Canis ISSN: 2398-2942

Hematology: D-dimers

Contributor(s): Mayank Seth, Yvonne McGrotty

Overview

  • Specific marker for activation of coagulation and fibrinolysis.
  • D-dimers are a more specific form of fibrin degradation products Fibrin degradation products.
  • Formed by the action of plasmin on cross-linked fibrin, hence not affected by lysis of fibrinogen.
  • Negative D-dimers excludes DIC in dogs with a confidence level of 95%.
  • Moderately sensitive (~90%) but non-specific for thrombosis in dogs with mild elevations.
  • Large elevations are more specific but less sensitive in dogs.
  • Neither sensitive nor specific in cats.

Sampling

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Tests

Methodologies

  • Semi-quantitative latex agglutination tests and a point-of care immunometric test have been validated for use in dogs.
  • Quantitative immunoturbidimetric assays are available through reference laboratories.
  • Latex agglutination and immunoturbidometric assays have been reported in cats but their utility and validity is less clear.

Availability

  • Widely available through reference laboratories with some semi-quantitative point-of-care assays also available.

Validity

Sensitivity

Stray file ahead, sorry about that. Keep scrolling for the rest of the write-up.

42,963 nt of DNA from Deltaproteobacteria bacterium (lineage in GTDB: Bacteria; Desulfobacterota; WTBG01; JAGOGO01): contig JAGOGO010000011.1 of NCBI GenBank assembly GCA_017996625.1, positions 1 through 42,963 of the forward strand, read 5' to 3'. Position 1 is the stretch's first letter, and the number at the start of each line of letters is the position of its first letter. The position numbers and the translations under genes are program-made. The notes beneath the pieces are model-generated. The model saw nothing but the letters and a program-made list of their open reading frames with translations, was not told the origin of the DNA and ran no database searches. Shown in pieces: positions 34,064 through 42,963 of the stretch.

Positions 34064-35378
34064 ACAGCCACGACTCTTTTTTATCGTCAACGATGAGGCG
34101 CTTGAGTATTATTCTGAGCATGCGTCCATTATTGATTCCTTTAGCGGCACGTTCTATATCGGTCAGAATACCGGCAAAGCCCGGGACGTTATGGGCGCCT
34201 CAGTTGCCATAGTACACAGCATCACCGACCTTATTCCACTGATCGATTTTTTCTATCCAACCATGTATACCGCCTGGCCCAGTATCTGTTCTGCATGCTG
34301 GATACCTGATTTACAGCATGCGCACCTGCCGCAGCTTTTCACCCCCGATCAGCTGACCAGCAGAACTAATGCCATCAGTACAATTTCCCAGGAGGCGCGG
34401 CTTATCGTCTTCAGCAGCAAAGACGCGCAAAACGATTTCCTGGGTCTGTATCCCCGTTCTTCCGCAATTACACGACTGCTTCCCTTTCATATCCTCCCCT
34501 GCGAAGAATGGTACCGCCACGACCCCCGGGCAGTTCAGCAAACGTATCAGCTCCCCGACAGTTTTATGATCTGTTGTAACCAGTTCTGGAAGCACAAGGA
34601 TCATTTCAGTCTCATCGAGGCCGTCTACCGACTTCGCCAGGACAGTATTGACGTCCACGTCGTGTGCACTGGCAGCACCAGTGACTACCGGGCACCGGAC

• Elevations in D-dimers above the reference range are reported to be 80-90% sensitive for the detection of thrombosis or DIC Disseminated intravascular coagulation in dogs.
  • The sensitivity of D-dimer elevations for detecting DIC in cats is reported to be 67% or less.

Specificity

  • Mild elevations of D-dimers are non-specific in any species when compared to sick controls but good when compared to a healthy control population.
  • Reported specificity in dogs for detection of thrombosis or DIC in the region of 25%.
  • Reported specificity in cats for detection of DIC in the region of 50%.

Technique (intrinsic) limitations

  • Does not provide a diagnosis with elevations occurring due to thrombosis, hemorrhage, DIC or many inflammatory/neoplastic conditions that are not overtly associated with hemostatic problems.

Technician (extrinsic) limitations

  • Elevations may occur with hemolysis or activation of clotting ex-vivo.

Result Data

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Further Reading

Publications

Refereed papers

  • Recent references from VetMed Resource and PubMed.
  • Goggs R, Chan D L, Benigni L, Hirst C, Kellett-Gregory L, Fuentes V L (2014) Comparison of computed tomography pulmonary angiography and point-of-care tests for pulmonary thromboembolism diagnosis in dogs. J Small Anim Pract 55(4), 190-197 PubMed.
  • Nelson O L, Andreasen C (2003) The utility of plasma D-dimer to identify thromboembolic disease in dogs. J Vet Intern Med 17(6), 830-834 PubMed.
  • Dewhurst E, Cue S, Crawford E, Papasouliotis K (2008) A retrospective study of canine D-dimer concentrations measured using an immunometric "Point-of-Care" test. J Small Anim Pract 49(7), 344-348 PubMed.
  • Stokol T, Brooks M B, Erb H N & Mauldin G E (2000) D-dimer concentrations in healthy dogs and dogs with disseminated intravascular coagulation. Am J Vet Res 61, 393 PubMed.

Other sources of information

  • Fundamentals of Veterinary Clinical Pathology. (2008) Steven L Stockham and Michael A. Scott. 2nd edn, Blackwell Publishing.


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